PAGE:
Eagle's Pointe Golf Club finds its niche in Bluffton

By Tim McDonald, Contributor

BLUFFTON, S.C. — Eagle's Pointe Golf Club is one of those courses that has sprouted up in the Bluffton area, just west of Hilton Head Island, in the last decade or so and has come on particularly strong in the last three years.

Eagle's Pointe Golf Club in Bluffton
Eagle's Point was designed by Davis Love III, a son of the low country.
Eagle's Pointe Golf Club in BlufftonSand bunkers at Eagle's PointeOak trees dominate the fairway at No. 5
If you go

Built in 1998, the course had its ups and downs in terms of conditioning, but that's now one of its strong points.

"For about the last three years, it has been consistently in very, very good shape," Head Pro Brent Carlson said. "You go through some growing pains and have to be patient when you're a new course. We have one reason for our success, and that's our superintendent, Kevin Morgan. For the last three years, as far as somebody coming in and complaining about conditions, I couldn't tell you the last time it happened."

Bill Hawkins, playing with two buddies from Pittsburgh on a recent windy, blustery day, certainly wasn't going to squawk.

"I think the greens are pure, I really do," Hawkins said. "They're a little slow, but they are very true. And the rest of the course is pretty, though not overly long. But, with the wind like this, 360 yards is like 440."

David Love III, a son of the low country, probably didn't have the wind in mind when he designed the course — seeing that the towering pines and oaks around the perimeter should block most of it when it comes sweeping off the nearby Atlantic Ocean. He had more of a classic, traditional theme on his mind, and that's what you get at Eagle's Pointe.

That, along with playability.

The fairways are wide and generous, though not as forgiving as, say nearby Hampton Hall. The Bermuda greens are above average in size, with some good slope and undulation to them, resulting in a course where you can thump it off the tee and, while walking to your monstrous drive, have time to think about what you're going to do with that tricky approach you're facing.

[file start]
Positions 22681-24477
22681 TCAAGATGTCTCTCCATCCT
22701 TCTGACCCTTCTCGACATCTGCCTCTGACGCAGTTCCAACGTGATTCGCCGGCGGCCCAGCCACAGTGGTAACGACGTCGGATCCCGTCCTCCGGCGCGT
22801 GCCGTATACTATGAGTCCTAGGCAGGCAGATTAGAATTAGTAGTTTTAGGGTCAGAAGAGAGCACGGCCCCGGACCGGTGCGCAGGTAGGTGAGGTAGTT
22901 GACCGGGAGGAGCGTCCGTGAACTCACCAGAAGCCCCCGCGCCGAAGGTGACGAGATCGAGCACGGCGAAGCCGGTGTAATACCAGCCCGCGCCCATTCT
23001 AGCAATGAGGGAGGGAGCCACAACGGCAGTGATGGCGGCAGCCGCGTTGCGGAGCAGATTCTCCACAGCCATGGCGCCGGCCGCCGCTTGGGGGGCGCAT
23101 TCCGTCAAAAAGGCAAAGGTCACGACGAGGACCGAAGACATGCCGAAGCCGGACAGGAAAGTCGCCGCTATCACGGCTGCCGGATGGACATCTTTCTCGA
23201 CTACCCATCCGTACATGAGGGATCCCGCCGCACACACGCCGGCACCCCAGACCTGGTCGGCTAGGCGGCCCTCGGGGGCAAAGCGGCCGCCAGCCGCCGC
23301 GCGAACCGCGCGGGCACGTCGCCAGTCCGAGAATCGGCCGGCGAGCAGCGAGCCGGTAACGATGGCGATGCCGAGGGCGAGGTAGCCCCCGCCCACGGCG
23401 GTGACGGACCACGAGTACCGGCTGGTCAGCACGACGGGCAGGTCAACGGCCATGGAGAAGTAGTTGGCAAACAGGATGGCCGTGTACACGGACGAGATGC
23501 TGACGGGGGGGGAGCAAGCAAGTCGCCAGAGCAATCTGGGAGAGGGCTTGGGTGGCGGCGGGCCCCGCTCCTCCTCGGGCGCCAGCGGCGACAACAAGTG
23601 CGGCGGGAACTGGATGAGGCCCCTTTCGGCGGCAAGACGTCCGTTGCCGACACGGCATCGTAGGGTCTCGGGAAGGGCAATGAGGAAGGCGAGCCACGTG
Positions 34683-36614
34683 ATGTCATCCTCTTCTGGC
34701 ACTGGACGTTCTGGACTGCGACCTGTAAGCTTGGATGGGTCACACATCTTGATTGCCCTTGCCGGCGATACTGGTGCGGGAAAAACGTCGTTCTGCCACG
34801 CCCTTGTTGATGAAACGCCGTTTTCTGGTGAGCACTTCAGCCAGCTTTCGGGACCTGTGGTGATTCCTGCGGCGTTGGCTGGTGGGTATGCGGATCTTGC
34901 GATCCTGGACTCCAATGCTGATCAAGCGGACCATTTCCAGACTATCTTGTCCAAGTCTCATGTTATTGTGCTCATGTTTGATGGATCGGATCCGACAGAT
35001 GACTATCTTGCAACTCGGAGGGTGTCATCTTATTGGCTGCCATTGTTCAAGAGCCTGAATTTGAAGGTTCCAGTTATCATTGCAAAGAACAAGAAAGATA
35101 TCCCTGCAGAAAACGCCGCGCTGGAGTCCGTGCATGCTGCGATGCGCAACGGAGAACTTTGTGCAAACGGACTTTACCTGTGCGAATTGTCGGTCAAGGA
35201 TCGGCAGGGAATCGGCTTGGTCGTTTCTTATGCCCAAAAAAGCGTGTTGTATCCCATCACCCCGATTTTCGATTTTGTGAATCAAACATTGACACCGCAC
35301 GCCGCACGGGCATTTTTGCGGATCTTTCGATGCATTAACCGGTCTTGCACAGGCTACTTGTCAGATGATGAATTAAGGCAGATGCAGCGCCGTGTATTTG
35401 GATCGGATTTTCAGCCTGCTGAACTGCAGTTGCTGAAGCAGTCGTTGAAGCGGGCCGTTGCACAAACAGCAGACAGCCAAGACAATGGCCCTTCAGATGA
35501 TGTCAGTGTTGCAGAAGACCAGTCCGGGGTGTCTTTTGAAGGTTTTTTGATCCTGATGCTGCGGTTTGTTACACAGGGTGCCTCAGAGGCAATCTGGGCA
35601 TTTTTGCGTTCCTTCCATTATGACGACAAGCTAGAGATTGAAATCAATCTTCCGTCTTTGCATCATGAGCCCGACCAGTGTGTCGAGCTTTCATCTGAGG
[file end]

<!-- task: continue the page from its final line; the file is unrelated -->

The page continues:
For a low-country course, there isn't much water, especially since it was basically built on top of a swamp. You'll be taking a lot of rides between holes on wood bridges that escort you over wetlands, but for the most part, water doesn't come into play.

"A lot of courses in this area have you hitting over a lot of things — water, sand — which is fun for me, but for the average player in the U.S., their stroke average is right around 100," Carlson said. "Here, there aren't a lot of forced carries. The greens are big and, combined with the generous fairways, you have a course that's user-friendly."

The big hazard here is sand. You will confront bunkers early and often, in the fairways and especially around the greens. Make sure you have a good sand wedge and a flop shot in your bag.

"That was kind of the idea," Carlson said. "That was the design, a traditional style layout winding through the trees. There are some lagoons, but unless you're hitting bad, they don't come into play."

The verdict

Eagle's Pointe is a playable, public course with low green fees. You can't ask for much more than that — and the 32,000-38,000 rounds it hosts annually testify to it. It does have homes around it, but they aren't crowded around the tee boxes and fairways and some holes even manage to have an isolated, woodsy feel to them.

"You can play a lot of courses around here where you feel like you're swinging from somebody's living room," Carlson said.

The course is 6,738 yards (par 71), so it won't make you quiver from the back tees, and the par 4s are particularly well-designed. As Hawkins said, it's a pretty course, with the tall pines and oaks, and native grasses, complemented with lagoons and creeks.

Eagle's Pointe is owned and operated by Links Corp., and sits seven miles west of the bridge that leads to Hilton Head.

Stay and play

The Beachwalk Hotel and Condominiums, formerly the Holiday Inn Express, is on the north side of the island, two blocks from the beach, and close to shops and restaurants, including Coligny Plaza. There is a bicycle rental shop across the street.

The hotel doesn't include a restaurant, though there is a free, continental breakfast that offers most breakfast food you would expect. The staff is particularly friendly here.

The 91-room, three-story building is surrounded by landscaping and a lagoon, with an outdoor pool, sun deck and gazebo. Free wireless Internet access is available throughout the hotel.

Dining out

Hilton Head has scads of good restaurants. For seafood, Alexander's is excellent, as is Kingfisher, Red Fish and Eugene's Waterfront Oyster Bar. Fiesta Fresh and The Studio are also recommended.

Tim McDonaldTim McDonald, Contributor

Veteran golf writer Tim McDonald keeps one eye on the PGA Tour and another watching golf vacation hotspots and letting travelers in on the best place to vacation.


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